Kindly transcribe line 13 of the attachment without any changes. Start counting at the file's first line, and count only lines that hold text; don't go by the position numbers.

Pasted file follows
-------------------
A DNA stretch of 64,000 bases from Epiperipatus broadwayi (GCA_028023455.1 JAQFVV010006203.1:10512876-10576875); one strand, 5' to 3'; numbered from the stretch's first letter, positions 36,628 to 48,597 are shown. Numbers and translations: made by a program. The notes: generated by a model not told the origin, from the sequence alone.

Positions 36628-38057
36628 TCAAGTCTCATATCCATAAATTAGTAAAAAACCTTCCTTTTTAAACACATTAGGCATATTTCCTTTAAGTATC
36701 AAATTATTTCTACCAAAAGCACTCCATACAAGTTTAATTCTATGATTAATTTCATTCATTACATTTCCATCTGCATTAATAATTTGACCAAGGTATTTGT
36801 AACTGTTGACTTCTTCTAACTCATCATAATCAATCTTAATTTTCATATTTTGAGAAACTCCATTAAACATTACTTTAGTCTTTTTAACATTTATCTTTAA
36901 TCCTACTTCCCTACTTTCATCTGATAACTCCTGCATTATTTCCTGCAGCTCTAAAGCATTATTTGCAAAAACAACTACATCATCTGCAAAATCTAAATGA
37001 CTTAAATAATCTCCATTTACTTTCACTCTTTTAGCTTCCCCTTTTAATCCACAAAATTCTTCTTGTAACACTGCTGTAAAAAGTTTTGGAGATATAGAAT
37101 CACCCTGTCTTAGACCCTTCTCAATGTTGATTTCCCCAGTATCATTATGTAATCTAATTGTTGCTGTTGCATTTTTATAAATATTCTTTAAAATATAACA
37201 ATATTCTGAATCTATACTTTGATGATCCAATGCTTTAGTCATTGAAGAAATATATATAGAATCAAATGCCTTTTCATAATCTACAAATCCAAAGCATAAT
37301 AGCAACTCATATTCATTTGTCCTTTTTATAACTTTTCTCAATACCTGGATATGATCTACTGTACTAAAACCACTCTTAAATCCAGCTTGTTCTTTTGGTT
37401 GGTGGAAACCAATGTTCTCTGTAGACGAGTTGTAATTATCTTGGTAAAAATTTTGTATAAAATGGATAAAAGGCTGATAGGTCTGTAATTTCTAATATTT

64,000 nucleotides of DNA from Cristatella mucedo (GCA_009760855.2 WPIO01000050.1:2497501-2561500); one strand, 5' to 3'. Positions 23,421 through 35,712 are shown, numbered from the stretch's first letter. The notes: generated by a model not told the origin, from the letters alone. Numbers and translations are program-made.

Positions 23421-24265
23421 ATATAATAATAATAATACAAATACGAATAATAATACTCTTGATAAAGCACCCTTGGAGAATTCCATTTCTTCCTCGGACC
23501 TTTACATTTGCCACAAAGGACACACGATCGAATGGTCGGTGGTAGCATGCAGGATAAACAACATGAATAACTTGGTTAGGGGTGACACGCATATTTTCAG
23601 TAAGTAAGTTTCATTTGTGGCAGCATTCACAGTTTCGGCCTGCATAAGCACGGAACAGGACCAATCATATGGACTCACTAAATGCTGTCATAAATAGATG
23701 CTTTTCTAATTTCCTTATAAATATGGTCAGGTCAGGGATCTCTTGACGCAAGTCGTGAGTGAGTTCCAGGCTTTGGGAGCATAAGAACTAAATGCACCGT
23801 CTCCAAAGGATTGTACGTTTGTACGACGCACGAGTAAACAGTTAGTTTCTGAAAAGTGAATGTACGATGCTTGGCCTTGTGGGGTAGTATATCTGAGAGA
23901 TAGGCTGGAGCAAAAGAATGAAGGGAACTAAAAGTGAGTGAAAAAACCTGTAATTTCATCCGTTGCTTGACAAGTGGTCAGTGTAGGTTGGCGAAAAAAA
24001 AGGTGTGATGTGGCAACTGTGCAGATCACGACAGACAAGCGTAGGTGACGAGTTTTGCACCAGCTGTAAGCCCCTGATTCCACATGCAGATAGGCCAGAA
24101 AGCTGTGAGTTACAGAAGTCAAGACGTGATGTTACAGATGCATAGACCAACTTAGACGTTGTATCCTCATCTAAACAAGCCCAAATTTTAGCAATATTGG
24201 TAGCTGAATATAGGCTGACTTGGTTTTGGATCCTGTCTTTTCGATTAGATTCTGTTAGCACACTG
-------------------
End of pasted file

Positions 23421-24265